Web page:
Anyway, everyone is wrong! This is a poem that has not just been misinterpreted, it's a poem where everyone's interpretation of the misinterpretation is a misinterpretation! (Except for me, of course.)
Two roads diverged in a yellow wood,
And sorry I could not travel both
And be one traveler, long I stood
And looked down one as far as I could
To where it bent in the undergrowth;
Then took the other, as just as fair,
And having perhaps the better claim,
Because it was grassy and wanted wear;
Though as for that the passing there
Had worn them really about the same,
And both that morning equally lay
In leaves no step had trodden black.
Oh, I kept the first for another day!
Yet knowing how way leads on to way,
I doubted if I should ever come back.
I shall be telling this with a sigh
Somewhere ages and ages hence:
Two roads diverged in a wood, and I—
I took the one less traveled by,
And that has made all the difference.
- Okay, so ... it goes something like this. People commonly misinterpret this poem as if it was about a person choosing between two roads and then realising how that choice 'has made all the difference' later in their life. Seems simple enough, right?
- Ah, but, a second set of people claim. The poem's not really about that at all! It's about how there actually was no difference between the two choices! They point out how Frost describes the roads as being 'really about the same' and that 'both that morning equally lay'. There, you see, they claim, Frost is actually taking the piss out of this guy speaking, who says that the choice he made was actually important. The speaker is actually trying to make out a difference where there is none.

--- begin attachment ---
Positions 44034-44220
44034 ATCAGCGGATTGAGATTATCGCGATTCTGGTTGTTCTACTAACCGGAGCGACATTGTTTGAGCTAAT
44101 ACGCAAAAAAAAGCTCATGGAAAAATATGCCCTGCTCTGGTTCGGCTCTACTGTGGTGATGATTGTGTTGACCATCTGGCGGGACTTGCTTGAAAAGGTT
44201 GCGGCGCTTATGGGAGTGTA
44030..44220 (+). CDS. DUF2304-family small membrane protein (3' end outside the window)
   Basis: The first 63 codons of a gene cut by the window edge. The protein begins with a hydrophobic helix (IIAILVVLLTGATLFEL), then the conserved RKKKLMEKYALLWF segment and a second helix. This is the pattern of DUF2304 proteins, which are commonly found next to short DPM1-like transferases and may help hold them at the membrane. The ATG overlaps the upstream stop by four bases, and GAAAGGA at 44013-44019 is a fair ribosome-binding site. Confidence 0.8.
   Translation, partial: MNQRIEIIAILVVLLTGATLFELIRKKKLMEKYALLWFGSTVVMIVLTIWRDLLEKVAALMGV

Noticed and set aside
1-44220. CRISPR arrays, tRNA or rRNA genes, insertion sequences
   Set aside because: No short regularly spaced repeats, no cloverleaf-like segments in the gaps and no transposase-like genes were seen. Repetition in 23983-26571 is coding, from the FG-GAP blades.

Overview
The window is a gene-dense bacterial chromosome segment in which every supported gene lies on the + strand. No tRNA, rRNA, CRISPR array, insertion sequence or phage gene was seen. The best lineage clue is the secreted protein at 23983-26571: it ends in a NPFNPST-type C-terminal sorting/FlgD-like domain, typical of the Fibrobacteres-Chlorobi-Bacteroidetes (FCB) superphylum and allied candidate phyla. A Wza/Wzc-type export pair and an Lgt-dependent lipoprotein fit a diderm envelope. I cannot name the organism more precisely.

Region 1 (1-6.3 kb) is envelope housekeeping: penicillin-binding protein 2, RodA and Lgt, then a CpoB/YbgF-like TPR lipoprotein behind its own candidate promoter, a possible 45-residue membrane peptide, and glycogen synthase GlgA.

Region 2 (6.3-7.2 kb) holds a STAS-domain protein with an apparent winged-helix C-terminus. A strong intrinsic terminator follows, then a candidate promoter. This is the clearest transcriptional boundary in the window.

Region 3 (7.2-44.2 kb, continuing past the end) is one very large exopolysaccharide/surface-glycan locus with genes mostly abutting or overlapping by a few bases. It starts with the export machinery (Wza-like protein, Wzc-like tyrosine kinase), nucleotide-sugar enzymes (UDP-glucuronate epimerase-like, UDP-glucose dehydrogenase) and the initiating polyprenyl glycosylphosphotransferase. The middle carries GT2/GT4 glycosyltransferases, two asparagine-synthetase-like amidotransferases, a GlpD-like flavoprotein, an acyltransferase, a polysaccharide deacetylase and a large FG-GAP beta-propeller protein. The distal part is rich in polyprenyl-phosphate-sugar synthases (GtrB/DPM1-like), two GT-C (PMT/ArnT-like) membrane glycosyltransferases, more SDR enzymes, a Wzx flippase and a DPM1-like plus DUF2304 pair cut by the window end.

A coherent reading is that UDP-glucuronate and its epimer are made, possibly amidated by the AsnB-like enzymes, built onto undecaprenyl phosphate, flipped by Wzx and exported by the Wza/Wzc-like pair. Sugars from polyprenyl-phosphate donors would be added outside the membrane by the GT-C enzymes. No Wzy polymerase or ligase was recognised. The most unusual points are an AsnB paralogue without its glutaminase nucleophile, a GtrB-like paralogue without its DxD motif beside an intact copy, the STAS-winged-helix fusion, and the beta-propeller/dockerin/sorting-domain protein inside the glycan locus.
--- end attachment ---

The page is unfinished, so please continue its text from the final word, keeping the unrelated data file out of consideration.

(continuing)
- Is not, say the first.
- Is too, say the second.
But - and here is the nub that the misinterpreters of the misinterpretation miss out on - it's not as if the speaker is relating the events as they happen to him. It's a past tense poem and could be relating events that happened years, even decades ago. So when the speaker says of his choice 'that has made all the difference', he may well be referring to knowledge he has gained since the events relayed in the poem. It is true that he says that 'I kept the first for another day/Yet knowing how way leads on to way,/I doubted if I should ever come back' - implying that he can't really know if taking the other track would have made a difference. But maybe he did? It doesn't say either way in the poem.
And it's not as if it's a purely physical poem, is it? The point the most first set of misinterpreters pick up on - sometimes - that the second set of misinterpreters don't is that it's a bit of a metaphor, really. The two roads mightn't even be real. They might just represent a choice the speaker made in their life. And though you can't ever return back to that point in your life where you were able to make that choice - 'knowing that way leads on to way', and all that - you might very well be able to discern the effects of those choices. And even if you make the simplest, most literal translation of all these lines - the poem actually is about a traveller in the woods making a choice that will affect his later life (and he is described as a 'traveller', and not just a 'sightseer' or something else, so it seems implicit he is making a journey of some import), it's pretty clear that making a choice between roads may make a difference in one's later life.
Wrong wrong wrong! You're all wrong! And citing the genesis of the poem - apparently Robert Frost wrote it for his friend, fellow poet Edward Thomas, who was apparently always regretting not taking certain roads in his walks with Frost - doesn't help much either, because it doesn't necessarily matter what the poet means to mean, since the poem means something entirely different from the meaning that poet means to mean anyway.
Right. Any objections? Good! Class dismissed!